Assumptions don’t lead to awkward Hitler photos

Gavin Gaddis

Assumptions make an ass out of “u” and “me.”

No, this isn’t an article dedicated solely to explaining old catchphrases.

I’m saving that for Welcome Week next semester.

The line between an assumption and an educated guess is quite thin. So thin, people tend to cross that border more often than Detroit citizens with undiagnosed Tim Horton addictions.

I’ve made many assumptions in my life, and it’s about time I stop making them.

I assumed the words “We deliver to campus” indicated a certain local eatery had the foresight to either hire USI students as drivers or give the delivery guys maps to campus.

A phone call saying my pizza had arrived on campus, gotten lost and was on its way to the Northside of Evansville, “but I’ll swing back around afterwards, promise,” proved that was not the case.

I assumed “Furious Seven” would be as humorous as a pile of cliché-spouting garbage, only to find it was as delightfully silly as a pile of cliché-spouting gag gifts from Spencer’s. More on that on page five.

Many aspects of USI life are taken for granted, or students live by initial assumptions as if they’re a golden rule.

Some people assume they’ll be ostracized from all social circles if they ask a solitary person sitting in a group study room to clear out for their group of seven students.

We have the new sci-fi people-tanks on the fourth floor for this purpose.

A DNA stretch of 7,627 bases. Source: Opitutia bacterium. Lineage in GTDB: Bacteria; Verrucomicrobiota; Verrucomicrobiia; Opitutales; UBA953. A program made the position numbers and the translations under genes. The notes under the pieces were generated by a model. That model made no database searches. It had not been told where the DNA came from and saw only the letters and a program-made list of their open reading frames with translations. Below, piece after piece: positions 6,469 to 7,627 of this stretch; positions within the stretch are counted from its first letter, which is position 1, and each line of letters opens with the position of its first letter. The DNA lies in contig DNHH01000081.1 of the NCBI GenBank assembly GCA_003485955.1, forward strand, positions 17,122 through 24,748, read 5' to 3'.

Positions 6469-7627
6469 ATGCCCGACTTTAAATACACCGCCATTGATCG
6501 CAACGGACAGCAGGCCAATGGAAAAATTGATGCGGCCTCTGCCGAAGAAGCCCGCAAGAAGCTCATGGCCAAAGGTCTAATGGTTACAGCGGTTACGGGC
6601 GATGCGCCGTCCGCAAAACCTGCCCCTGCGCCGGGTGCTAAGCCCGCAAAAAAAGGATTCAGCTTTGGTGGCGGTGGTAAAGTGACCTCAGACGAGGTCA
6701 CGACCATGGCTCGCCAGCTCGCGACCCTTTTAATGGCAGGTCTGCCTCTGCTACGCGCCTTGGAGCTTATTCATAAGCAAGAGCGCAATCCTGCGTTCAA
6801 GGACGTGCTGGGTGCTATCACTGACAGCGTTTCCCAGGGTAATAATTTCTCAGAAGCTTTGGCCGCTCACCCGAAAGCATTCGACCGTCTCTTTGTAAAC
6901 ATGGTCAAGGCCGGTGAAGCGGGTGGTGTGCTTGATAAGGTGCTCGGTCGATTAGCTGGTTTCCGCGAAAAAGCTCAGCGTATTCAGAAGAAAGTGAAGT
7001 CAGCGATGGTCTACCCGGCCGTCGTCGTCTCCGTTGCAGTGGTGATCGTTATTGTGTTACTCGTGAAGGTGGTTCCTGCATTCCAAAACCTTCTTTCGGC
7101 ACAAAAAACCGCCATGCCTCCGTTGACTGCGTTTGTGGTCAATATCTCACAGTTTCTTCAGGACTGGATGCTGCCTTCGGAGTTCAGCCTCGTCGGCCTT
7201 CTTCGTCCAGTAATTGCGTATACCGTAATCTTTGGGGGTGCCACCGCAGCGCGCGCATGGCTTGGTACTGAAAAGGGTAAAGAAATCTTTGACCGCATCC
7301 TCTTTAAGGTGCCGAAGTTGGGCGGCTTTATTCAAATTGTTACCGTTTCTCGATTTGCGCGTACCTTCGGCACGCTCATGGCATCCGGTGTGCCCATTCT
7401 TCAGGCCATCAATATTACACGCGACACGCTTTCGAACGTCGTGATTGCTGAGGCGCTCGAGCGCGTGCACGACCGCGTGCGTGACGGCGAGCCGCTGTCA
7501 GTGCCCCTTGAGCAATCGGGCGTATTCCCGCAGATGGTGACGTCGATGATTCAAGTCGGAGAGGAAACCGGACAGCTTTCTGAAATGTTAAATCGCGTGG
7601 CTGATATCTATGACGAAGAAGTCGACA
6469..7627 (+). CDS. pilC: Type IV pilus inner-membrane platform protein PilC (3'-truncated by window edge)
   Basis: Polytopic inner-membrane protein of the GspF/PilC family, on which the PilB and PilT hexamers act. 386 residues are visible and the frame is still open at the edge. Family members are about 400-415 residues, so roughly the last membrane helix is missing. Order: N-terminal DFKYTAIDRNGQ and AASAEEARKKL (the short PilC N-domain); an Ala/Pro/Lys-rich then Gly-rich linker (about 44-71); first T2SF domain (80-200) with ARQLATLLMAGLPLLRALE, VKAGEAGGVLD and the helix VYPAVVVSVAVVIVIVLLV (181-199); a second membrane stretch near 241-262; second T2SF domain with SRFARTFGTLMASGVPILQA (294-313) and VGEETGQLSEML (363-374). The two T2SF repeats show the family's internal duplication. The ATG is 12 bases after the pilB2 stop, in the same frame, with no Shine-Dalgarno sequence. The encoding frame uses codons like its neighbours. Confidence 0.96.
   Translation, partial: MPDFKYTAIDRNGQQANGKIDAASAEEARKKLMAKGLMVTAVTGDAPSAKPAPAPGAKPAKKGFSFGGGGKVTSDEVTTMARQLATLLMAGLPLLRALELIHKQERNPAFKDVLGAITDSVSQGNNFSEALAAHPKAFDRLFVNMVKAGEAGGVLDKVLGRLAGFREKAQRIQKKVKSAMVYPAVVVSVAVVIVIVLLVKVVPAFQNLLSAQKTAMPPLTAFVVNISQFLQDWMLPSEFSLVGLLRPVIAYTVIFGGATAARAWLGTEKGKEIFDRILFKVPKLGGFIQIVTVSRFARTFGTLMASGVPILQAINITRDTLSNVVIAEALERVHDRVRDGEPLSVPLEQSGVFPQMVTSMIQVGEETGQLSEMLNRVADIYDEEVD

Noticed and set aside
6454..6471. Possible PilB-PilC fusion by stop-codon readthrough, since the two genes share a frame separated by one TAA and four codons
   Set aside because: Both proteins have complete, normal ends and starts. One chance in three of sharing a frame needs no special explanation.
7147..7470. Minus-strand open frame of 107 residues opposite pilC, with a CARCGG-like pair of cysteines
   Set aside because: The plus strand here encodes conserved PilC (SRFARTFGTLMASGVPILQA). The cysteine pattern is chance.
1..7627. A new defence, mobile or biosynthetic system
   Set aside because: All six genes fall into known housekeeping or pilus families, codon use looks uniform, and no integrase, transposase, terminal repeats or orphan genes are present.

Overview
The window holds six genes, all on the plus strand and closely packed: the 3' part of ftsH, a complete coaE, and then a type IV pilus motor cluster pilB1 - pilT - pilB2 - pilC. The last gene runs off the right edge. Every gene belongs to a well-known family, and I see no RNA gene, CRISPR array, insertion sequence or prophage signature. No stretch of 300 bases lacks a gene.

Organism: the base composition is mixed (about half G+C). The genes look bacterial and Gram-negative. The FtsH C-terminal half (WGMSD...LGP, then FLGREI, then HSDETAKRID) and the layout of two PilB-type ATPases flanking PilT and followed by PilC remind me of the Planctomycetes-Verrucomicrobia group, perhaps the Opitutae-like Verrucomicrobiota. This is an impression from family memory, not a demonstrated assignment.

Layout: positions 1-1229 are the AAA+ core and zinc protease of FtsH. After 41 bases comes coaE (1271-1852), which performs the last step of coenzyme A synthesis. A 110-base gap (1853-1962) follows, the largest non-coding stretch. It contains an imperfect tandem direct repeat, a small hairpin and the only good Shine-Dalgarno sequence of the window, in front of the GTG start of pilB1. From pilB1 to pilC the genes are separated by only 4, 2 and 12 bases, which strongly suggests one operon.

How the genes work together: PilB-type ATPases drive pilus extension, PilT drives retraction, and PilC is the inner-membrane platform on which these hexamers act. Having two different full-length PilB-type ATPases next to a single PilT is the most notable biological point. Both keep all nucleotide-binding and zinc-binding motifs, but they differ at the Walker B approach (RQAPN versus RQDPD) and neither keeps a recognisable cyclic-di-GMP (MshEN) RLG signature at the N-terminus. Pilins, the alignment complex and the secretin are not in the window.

They can watch questionably legal downloads of “Game of Thrones” while groups do actual schoolwork (when taking breaks from catching up on “Grey’s Anatomy”).

Students assume the University Special Collections and Archives area is actually a block of offices students aren’t supposed to enter, when in actuality it’s a Willy Wonka-esque depository of historical objects and documents capable of punching up a research paper.

Where else on campus can you hold a postcard featuring the most awkward photograph of Adolf Hitler known to humanity?

Take chances.

Gather information.

Operating on assumptions is nowhere near as fun as simply trying new things.

Just make sure you’re totally cognizant when you try those new things, unlike the time my sleep-addled brain re-routed my autopilot into a women’s room.

Luckily the women present found it hilarious and not harassment-charge worthy.